Senior pets end up in animal shelters for many reasons, usually having to do with some unexpected life change. But whether due to military deployment, divorce, death of an owner, or a move, millions of senior pets wait at shelters for their forever homes.
Sure, puppies and kittens are cute, but adopting a senior pet has its own advantages. Senior pets are usually house trained, calmer than their younger counterparts, and have plenty of love to give. Since November is National Adopt a Senior Pet Month, we could think of no better time to highlight these sweet seniors!Continue…
Blindness is not uncommon in cats and especially in dogs. Blindness can occur rapidly, as with an injury, or over time when a pet develops macular degeneration. Since, like us, sight is a necessity for navigating the world, when a pet goes blind it can be frightening and can create several situations that will need to be changed in order for them to cope.
The team at Animal Family Veterinary Care wants to explain why some pets go blind, what you can do about it, and how to help a blind pet thrive despite their obstacles.
For pets and people alike, it’s easier to keep the weight off than to lose it. An overweight pet with even a few extra pounds can experience disastrous consequences to their long term health and wellness. However, weight-loss diets can be very difficult to maintain – especially once behavioral patterns are established to overeat, sneak treats, and munch on snacks throughout the day.
The Heart of the Matter
The perils of pet obesity are becoming more commonly understood. Despite warnings of developing associated diseases (such as osetoarthritis, diabetes, cancer) and early mortality, a shockingly high number of pets are considered overweight or obese, especially seniors.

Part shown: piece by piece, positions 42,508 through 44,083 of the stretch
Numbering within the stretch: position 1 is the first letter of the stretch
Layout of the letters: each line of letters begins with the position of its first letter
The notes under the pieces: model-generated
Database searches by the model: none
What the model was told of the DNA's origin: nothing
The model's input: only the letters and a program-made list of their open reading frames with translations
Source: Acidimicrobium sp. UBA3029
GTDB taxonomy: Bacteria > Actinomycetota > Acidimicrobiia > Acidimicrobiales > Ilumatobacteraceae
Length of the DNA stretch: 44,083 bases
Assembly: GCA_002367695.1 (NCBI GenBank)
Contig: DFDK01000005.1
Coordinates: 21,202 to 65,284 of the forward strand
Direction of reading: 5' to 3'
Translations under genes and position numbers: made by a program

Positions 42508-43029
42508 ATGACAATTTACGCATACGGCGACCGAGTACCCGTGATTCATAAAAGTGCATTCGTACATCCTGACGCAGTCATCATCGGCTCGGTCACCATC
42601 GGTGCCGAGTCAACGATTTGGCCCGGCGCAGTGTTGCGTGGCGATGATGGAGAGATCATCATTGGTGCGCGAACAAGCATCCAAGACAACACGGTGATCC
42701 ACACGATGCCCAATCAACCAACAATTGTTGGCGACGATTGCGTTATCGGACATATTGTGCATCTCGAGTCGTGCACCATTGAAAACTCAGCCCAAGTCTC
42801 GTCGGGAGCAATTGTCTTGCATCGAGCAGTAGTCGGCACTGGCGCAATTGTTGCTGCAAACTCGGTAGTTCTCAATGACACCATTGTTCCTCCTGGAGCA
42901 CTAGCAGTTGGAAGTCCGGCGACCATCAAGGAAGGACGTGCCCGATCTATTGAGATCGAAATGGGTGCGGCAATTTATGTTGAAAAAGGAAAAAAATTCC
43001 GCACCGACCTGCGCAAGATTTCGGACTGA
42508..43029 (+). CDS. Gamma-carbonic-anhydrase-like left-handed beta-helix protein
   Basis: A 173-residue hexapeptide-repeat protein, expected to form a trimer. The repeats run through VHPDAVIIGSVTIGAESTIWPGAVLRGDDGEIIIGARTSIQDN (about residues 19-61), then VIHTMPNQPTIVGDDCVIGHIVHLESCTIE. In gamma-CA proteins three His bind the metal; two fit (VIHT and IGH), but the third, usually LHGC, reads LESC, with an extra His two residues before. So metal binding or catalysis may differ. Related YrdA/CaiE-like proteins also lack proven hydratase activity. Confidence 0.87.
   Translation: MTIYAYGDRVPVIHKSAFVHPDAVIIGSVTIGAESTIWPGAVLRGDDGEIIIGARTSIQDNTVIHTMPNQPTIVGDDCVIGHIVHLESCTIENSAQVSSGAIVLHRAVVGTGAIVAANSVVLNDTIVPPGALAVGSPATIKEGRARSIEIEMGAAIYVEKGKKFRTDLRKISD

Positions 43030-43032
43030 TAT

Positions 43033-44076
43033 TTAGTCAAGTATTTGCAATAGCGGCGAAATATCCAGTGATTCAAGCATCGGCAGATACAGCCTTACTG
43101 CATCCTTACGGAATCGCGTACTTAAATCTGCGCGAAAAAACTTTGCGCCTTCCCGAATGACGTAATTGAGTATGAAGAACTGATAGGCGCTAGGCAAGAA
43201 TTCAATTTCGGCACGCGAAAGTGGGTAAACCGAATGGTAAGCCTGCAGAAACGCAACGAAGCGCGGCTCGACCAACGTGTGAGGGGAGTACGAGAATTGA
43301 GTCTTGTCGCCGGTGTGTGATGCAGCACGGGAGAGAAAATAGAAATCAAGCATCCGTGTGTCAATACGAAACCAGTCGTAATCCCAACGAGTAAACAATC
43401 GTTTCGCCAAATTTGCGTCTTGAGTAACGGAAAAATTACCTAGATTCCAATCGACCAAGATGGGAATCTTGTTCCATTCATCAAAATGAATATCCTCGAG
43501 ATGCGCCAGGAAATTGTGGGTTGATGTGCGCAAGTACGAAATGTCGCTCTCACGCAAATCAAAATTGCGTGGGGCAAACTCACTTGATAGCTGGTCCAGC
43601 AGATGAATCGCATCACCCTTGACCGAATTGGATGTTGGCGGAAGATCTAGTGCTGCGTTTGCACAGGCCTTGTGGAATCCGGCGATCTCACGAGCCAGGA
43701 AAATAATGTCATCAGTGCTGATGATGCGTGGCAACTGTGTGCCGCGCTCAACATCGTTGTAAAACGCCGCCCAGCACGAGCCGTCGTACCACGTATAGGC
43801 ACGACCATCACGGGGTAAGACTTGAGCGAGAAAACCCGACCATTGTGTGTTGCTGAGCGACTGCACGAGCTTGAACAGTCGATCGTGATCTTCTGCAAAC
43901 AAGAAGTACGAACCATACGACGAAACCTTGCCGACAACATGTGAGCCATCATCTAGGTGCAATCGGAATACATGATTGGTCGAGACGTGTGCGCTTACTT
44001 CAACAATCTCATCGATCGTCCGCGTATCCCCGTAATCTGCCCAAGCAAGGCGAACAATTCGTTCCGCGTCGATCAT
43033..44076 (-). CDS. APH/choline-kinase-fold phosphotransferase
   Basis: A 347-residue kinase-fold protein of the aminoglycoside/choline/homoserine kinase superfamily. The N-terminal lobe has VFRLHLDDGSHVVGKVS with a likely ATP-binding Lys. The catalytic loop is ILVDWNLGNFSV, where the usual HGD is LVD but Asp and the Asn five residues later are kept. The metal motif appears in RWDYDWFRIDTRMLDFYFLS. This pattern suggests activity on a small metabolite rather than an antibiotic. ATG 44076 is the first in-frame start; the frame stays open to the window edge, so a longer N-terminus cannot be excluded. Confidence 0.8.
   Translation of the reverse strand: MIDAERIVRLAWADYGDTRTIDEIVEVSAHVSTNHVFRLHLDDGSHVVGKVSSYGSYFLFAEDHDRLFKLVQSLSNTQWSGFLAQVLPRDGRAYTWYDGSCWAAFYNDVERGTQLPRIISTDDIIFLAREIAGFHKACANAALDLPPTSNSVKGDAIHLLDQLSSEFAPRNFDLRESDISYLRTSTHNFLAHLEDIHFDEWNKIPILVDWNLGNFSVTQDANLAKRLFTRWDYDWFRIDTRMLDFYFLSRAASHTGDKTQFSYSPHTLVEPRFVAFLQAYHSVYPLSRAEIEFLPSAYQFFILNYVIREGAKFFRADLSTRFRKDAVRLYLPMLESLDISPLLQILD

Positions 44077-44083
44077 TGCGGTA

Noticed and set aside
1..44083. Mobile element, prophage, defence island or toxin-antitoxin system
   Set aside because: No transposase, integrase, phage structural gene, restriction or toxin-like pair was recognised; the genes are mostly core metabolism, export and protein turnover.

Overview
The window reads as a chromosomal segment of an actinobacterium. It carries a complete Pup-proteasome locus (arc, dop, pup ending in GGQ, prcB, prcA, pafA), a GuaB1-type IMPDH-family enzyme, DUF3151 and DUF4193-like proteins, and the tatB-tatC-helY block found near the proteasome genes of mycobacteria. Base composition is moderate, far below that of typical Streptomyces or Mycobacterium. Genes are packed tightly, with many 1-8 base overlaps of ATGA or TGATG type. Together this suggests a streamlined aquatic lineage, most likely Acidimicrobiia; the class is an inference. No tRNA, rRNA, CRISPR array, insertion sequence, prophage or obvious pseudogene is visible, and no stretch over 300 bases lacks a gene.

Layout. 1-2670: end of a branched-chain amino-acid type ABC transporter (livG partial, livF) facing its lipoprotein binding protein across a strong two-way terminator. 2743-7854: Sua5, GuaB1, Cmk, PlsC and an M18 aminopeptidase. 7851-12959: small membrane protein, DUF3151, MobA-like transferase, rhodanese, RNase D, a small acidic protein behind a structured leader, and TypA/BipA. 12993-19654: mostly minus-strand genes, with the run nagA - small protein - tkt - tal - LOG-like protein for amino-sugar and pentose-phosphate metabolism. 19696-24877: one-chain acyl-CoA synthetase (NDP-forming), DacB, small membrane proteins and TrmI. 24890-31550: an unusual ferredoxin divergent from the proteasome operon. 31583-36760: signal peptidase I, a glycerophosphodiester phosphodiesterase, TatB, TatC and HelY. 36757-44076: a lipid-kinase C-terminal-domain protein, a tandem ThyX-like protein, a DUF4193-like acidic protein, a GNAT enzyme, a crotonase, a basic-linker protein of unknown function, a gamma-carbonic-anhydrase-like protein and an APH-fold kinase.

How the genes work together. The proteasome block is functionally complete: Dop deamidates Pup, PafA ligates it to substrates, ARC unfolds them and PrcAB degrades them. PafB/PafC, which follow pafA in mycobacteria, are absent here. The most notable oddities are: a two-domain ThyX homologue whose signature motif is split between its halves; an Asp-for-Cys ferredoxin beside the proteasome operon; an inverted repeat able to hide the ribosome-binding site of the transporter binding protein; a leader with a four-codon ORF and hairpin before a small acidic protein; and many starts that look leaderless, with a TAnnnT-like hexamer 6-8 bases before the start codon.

Weight gain occurs when an individual consumes too many calories with insufficient opportunities to burn them off. Many pets live fairly sedentary lives and eat energy-dense food. Lots of naps combined with even a normal amount of food plus regular treats can be so much more damaging than you think.
An overweight pet simply needs less food and more exercise, right? It’s not always as easy as that.
The Measuring Cup
Overfeeding is the most obvious reason for added weight, but certain medical conditions like Cushing’s syndrome or hypothyroidism can affect a pet’s metabolism. Before you make changes to your pet’s diet, we recommend ruling out what could be going on beneath the surface.
Additionally, a wellness exam is helpful in discerning whether your pet is up for rigorous exercise from now on.
Trying to Lose Weight
There could be many other explanations behind why an overweight pet isn’t losing weight, or isn’t losing it fast enough.
The ideal place to start is with an understanding of the Body Condition Score (BCS). Taking into account your pet’s species, breed, age and lifestyle we can determine their weight and exercise plan, all in order for them to achieve the optimal score on the BCS.
A Greater Challenge
Once you know how much your pet should ideally weigh, you can determine their daily intake of food, snacks, treats, supplements, and people food. Take a long look at the ingredients lists on food labels, and call us with any questions.
An overweight pet might benefit from shaving about 25-40% of their previous calorie count, but because they depend on critical vitamins and nutrients, cutting calories from their meals isn’t necessarily a healthy alternative. Instead, reduce the amount of extra calories they receive from snacks and treats.